Mary Beatrice Davidson Kenner joined the discoveries world hall of fame as the African-American woman who invented the sanitary belt, the first of its kind containing a moisture-proof napkin pouch. Ironically, due to racial discrimination, this fundamental innovation could not be adopted for thirty years. Keep reading to know more about this fascinating and humble woman who dared to break the glass ceiling in a whole male-dominated world of inventions.
Mary Beatrice Davidson Kenner was born in 1912, in Monroe North Carolina, where she enjoyed a joyous childhood. Her parents played such a pivotal role in motivating her towards creativity and innovation. More instrumental was Mary’s maternal grandpa, Robert Phromeberger, who inspired her by inventing a tricolour train light and a wheeled stretcher for ambulances.
- Name: Mary Beatrice Davidson Kenner
- Birthplace: Monroe, North Carolina
- Date of birth: May 17, 1912
- Mary Beatrice Davidson Kenner parents: Father:- Sidney Nathaniel Davidson; Mother:-Undisclosed
- Country: United States of America
- Occupation: Florist
- Famous for: Inventing
- Death: January 13, 2006
Born in North Carolina, Mary Keener descended from a lineage of inventors. Her grandfather set the pace by inventing a light signal for trains. However, she gives all credit for her interest in innovation to her dad, Sidney Nathaniel Davidson, who patented several innovations during her lifetime.
First, he, in 1914, invented a portable clothing press that could fit in a suitcase. Although this discovery earned him little investment return, it was a significant milestone in his innovation quest.
Beyond the press, Sidney Nathaniel Davidson also invented a wheeled stretcher for ambulances and a trains’ window washer.
Mary’s sister Mildred (1916-1993) invented "Family Treedition,” a popular family board game that sold well on the market.
Mary Beatrice Davidson Kenner education
She completed high school in 1931 and then joined Howard University. Unfortunately, she dropped out due to a lack of fees.
To make ends meet, Mary worked as a professional florist. She had four successful flower shops strategically located around Washington DC. She operated these shops for about 23 years.
Her husband was famous heavyweight boxer James "Jabbo" Kenner, whom she married in 1957. They lived near Kennedy's complex in McLean, Virginia, where they raised five foster children(Boys).
James died in 1983.
Where did Mary Kenner die?
The florist/inventor died on January 13, 2006, at Sibley Memorial Hospital, Washington, D.C, in the United States of America. Aged 93, Mary Beatrice Davidson Kenner cause of death must have been old age complications.
What did Mary Beatrice Kenner invent?
The invention bug bit her at age six when she endeavored to design a self-oiling door hinge. However, it wasn't until she was in her Forties when she succeeded in patenting several inventions.
One of Mary Beatrice Davidson Kenner inventions was the sanitary belt, which was designed to prevent the leakage of the menstrual blood of women on their clothing.
As a pioneer of the modern self-adhesive Maxi pad, this novel invention consequentially transformed the entire world of female sanitary care forthwith.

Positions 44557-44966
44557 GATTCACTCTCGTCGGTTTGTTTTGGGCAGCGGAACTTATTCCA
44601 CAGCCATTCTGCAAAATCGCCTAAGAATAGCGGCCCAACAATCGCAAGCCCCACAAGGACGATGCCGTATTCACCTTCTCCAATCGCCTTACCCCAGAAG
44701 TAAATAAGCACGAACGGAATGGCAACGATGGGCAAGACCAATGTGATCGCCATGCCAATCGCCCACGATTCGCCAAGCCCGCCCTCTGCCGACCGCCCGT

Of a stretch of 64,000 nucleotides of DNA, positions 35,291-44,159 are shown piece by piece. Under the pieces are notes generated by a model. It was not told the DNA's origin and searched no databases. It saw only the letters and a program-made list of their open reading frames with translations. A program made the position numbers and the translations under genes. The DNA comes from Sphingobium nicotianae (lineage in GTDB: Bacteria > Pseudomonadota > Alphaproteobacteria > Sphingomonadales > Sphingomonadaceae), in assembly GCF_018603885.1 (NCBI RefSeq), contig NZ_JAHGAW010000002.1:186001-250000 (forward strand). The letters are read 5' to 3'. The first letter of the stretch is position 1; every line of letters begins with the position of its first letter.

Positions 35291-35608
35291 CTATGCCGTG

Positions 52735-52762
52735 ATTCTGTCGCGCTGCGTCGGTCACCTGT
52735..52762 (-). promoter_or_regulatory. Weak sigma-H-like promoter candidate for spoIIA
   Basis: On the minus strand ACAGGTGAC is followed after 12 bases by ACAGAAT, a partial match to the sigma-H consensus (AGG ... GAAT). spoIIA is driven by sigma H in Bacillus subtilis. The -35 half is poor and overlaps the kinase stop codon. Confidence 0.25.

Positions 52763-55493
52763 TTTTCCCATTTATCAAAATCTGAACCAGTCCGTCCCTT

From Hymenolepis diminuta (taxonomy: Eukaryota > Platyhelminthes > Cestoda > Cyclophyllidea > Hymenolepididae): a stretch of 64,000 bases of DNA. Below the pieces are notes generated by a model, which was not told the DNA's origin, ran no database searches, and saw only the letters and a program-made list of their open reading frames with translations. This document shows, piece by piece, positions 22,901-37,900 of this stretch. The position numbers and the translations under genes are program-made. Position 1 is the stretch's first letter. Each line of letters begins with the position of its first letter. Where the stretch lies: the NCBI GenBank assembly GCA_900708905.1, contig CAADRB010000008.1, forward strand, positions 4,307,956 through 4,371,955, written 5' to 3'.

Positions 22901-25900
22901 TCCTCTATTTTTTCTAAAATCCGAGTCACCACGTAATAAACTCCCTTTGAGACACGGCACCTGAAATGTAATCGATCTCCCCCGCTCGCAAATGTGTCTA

How did Mary Kenner change the world?
Until Mary's invention, tampons, though available, were regarded indecent. Most women generally used cloth or rags during menstruation, with quite a number staying indoors. Therefore, Kenner's invention presented women with more freedom until maxi pads became accessible in the '60s.
To her credit, she has five other copyrights, including:
- An upgraded form of the modern restroom tissue holder. She shared the credit for this invention with her sister Mildred Davidson.
- A back washer mounted on shower walls, which could also be mounted on bathtub walls.
- Motivated by her sister’s Multiple sclerosis condition, she, in 1976, invented and patented a serving tray for an invalid walker.
- A portable ashtray
- Convertible roof for vehicles to protect passengers from the vagaries of weather
- A sponge tip to stop water from dripping from umbrellas to the floor
Although Mary Kenner did not receive any awards or formal recognition for her work, it is clear that her inventions and contributions helped pave the way for subsequent innovations in feminine sanitation products.
She has the highest number of patents a Black woman has in the United States to date.
Mary Beatrice Davidson Kenner facts
- She was born on May 17, 1912, and died on January 13, 2006, aged 93 years and nine months.
- She graduated from Dunbar High School in 1931.
- She could not complete college due to financial constraints.
- She worked as a professional florist to make ends meet.
- She hails from a bloodline of inventors.
- She has 5 copyrights to name.
- The Sonn-Nap-Pack Company allegedly dropped the plan to market her product because she was black.
Mary Beatrice Davidson Kenner quotes
"Every person is born with a creative mind. Everyone has the ability.
Mary Beatrice Davidson Kenner forms the long list of bright inventors who did not make much money from their products. As a professional florist, she espoused a modest lifestyle, with her main focus being improving other people's lives. Although she never disclosed her networth, her lifestyle pointed to a woman of fair means.
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